2. Multiple versions and flexible cost plans: One of the cornerstones of a successful SaaS implementation is providing customers with options. With a SaaS model, customers can tailor their subscription-based licenses with the features they need, ranging from a basic model to one with all the bells and whistles, and SaaS licenses may be scaled up or down depending on the subscription tier. This allows for the creation of adaptable cost plans, beginning with a starter plan to attract customers and gradually expanding with additional features to scale the business and broaden your customer base.

Whether it's adopting a freemium model or starting with a small subscription, the ability to build upon existing functionalities facilitates growth without the hassle of full installations or extensive setup processes.

3. Effective communication with customers: It's essential to keep customers up to date on everything you offer, operating with transparency as you foster trust. For instance, you want to notify customers when there are new features or changes to functionality, including when you make a feature obsolete. It's important to ensure customers understand why a capability is outdated because if they use it and it negatively impacts their system, they're going to blame you. By maintaining open channels of communication, businesses can mitigate potential disruptions to their customers' operations and demonstrate their commitment to providing value.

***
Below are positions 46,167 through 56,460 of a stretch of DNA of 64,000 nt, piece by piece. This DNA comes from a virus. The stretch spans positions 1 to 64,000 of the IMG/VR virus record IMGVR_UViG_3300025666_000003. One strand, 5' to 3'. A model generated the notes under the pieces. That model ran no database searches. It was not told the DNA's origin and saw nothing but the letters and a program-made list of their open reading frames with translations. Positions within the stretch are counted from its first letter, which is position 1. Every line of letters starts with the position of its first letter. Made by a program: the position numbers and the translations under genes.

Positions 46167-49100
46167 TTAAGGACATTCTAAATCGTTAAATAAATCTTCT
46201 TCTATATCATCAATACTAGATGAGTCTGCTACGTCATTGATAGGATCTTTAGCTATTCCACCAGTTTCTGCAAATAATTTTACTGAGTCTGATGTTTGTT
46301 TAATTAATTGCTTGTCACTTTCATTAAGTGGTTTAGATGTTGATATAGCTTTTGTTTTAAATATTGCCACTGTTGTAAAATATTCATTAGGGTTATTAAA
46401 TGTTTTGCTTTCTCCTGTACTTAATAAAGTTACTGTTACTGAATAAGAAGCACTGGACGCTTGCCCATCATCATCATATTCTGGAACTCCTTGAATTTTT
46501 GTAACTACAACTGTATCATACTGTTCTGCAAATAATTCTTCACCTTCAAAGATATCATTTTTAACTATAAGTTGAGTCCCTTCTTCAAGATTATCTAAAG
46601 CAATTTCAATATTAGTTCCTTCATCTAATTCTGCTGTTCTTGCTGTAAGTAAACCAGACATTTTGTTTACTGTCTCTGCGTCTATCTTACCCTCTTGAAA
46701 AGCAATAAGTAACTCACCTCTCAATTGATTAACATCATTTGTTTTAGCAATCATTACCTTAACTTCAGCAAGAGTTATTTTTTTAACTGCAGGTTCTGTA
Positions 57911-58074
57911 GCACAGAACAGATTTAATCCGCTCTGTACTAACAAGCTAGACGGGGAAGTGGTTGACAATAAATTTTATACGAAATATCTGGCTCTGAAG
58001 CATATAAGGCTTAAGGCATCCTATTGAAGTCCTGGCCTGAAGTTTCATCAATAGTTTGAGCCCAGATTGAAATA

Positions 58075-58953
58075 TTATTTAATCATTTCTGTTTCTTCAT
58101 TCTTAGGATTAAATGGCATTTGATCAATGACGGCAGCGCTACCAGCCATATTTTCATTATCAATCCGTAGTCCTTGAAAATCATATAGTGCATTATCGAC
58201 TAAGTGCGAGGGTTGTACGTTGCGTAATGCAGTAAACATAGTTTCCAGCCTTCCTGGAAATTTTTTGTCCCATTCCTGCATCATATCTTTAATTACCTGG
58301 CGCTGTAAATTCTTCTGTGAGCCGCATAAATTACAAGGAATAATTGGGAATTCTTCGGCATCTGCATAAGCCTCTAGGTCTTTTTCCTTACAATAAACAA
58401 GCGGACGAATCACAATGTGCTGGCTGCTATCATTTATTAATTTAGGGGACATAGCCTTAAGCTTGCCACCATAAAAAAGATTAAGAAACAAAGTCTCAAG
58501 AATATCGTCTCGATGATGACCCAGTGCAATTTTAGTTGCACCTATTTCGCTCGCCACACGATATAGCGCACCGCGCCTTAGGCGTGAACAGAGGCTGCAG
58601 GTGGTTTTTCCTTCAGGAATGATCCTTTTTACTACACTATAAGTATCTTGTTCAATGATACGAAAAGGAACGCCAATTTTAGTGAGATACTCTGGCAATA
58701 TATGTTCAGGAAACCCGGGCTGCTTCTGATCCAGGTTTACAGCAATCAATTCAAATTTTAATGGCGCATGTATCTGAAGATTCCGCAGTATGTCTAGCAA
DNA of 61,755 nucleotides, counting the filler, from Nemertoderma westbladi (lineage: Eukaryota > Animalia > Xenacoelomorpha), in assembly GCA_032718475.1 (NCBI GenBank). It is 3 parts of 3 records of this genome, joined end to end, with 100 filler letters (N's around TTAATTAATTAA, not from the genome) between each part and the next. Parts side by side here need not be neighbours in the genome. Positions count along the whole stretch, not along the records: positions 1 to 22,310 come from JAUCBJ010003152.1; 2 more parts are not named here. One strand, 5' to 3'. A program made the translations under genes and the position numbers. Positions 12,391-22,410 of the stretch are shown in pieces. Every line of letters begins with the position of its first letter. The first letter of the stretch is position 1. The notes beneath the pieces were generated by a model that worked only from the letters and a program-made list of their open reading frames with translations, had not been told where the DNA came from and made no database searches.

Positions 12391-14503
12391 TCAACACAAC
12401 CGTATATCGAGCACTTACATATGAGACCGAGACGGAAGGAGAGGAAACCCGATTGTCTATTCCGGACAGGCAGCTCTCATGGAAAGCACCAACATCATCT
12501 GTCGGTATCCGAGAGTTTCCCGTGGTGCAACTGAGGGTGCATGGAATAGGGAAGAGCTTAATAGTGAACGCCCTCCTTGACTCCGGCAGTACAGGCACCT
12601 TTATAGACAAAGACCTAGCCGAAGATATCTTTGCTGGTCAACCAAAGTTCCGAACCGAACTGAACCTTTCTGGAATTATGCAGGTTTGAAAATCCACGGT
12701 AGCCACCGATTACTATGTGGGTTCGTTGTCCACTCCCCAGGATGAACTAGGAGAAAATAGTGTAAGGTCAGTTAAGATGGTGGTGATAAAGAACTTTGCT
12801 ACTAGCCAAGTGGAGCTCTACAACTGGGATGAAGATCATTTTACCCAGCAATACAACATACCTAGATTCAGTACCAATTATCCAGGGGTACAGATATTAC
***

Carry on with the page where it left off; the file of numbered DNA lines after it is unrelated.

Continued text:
4. Act on customer feedback: User input and behavior offers a treasure trove of intel for improvement. Listening to customer feedback and proactively incorporating their suggestions into product development is essential for staying ahead in the competitive SaaS landscape. According to Gartner, "95% of companies have collected feedback from their customers," but "only about 10% use these suggestions to change their processes or improve customer service." Blackberry learned this lesson when it failed to adapt its phones to new technologies being put out by Apple and Android.

How do you get feedback from customers? There are many ways of collecting feedback, such as online forms and dedicated success managers, as well as more in-depth relationships like customer advisory boards (CABs). The important thing to remember is that you need to listen and then act. If you're not listening to your users, then your product won't reflect their needs.

5. User-friendly experience: Your SaaS solutions should be easy to set up and mobile-friendly because nowadays, business can be done anywhere. A frictionless user experience is critical for driving adoption and retention in the SaaS space because you want to get your customers up and running quickly and grow from there. For example, Dropbox offers an easy setup and doesn't require any special training.